What enables cancer to spread and grow in different parts of the body? How does it become resistant to drugs?
In an opinion piece in iScience, Technion researchers Aseel Shomar, Prof. Omri Barak and Prof. Naama Brenner propose that cancer cells learn and adapt to changing environments in the body, actively searching for solutions enabling them to survive.
This idea contradicts the common understanding that random mutations are what give cancer cells drug resistance and allow them to metastasize.
However, the Israeli scientists saw mounting evidence from research groups around the world that these abilities may not be random at all. After all, treatment plans based on the random mutation theory have not significantly increased patients’ life expectancy.
Obviously, cells have no brain. The learning process is triggered by stress, Brenner proposes.
When a cancer cell senses stress, it seeks relief by embarking on a trial-and-error process within the gene regulatory network, changing the way existing genes are expressed. An interaction that reduces the stress gets strengthened.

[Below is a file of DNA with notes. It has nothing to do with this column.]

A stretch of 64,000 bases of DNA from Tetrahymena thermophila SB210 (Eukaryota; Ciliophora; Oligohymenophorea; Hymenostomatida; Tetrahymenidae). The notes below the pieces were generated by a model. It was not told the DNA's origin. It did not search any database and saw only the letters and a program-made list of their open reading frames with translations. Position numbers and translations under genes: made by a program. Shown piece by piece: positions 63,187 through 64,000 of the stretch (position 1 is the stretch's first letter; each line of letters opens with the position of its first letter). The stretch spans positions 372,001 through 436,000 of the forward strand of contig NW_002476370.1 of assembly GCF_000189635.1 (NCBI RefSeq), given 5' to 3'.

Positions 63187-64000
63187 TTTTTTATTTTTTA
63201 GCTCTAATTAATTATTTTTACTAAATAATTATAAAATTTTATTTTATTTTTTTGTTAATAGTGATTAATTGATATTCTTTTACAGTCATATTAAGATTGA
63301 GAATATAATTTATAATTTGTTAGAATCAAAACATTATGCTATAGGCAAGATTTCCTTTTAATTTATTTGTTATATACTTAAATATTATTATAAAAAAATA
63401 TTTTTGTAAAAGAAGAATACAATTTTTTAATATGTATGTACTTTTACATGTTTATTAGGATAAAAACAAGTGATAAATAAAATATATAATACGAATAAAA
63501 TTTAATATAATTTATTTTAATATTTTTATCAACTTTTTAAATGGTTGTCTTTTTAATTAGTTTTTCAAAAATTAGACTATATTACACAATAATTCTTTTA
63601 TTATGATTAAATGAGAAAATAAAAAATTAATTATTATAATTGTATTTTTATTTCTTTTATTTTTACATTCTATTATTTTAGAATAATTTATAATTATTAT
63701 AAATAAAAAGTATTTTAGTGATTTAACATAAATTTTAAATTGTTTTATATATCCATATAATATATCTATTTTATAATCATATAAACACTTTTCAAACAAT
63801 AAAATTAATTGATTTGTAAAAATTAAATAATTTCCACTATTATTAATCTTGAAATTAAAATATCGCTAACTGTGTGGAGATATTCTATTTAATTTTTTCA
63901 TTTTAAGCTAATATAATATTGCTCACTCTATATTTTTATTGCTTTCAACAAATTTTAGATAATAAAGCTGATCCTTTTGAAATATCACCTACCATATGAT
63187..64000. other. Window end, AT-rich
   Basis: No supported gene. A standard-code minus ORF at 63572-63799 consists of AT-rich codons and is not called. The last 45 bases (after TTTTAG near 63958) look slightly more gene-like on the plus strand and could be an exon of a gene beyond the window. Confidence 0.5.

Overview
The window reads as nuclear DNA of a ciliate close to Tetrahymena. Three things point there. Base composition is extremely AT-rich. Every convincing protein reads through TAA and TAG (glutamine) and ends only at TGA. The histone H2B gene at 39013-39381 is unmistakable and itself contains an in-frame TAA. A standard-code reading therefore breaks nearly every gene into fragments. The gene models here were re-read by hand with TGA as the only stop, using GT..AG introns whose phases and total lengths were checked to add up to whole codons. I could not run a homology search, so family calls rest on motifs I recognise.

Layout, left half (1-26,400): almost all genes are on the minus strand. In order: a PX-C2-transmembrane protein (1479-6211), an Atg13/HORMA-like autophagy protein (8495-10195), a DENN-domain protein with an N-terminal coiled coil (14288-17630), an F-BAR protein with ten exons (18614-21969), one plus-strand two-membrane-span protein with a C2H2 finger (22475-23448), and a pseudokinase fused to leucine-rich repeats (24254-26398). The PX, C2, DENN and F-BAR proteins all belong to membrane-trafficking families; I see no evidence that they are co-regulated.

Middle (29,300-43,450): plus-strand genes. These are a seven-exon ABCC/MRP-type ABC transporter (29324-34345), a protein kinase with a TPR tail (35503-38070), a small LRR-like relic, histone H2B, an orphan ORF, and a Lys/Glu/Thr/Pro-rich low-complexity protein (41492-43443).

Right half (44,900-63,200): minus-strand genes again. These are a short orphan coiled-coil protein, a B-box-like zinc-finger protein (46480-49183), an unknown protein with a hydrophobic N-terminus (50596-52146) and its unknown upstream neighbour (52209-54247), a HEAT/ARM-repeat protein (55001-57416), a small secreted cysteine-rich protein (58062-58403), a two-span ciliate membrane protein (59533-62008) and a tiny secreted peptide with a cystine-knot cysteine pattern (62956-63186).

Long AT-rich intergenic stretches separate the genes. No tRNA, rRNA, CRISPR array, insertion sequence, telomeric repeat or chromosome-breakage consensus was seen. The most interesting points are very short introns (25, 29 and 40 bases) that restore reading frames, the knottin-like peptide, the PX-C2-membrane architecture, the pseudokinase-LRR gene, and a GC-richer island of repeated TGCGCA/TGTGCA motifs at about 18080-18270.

Although it seems unlikely that such a process would work, computer simulations based on learning theory showed that cells could, in fact, learn and adapt in this fashion.
Previous studies by Brenner, Prof. Erez Braun and others from the Technion’s Network Biology Research Lab have shown that yeast cells also adapt to new environments and develop new abilities.
The three researchers say that this new understanding of cancer cells is a crucial step toward developing more effective treatments.
“There is an interaction between the individual cell and the tissue,” Brenner said.
“The cell has the capacity to explore, but the tissue imposes order and stability. We propose that using the approach and methods of learning theory will help investigate this interaction in greater depth. Cancer could perhaps be treated through strengthening the tissue’s ability to calm and control the pre-cancerous cell.”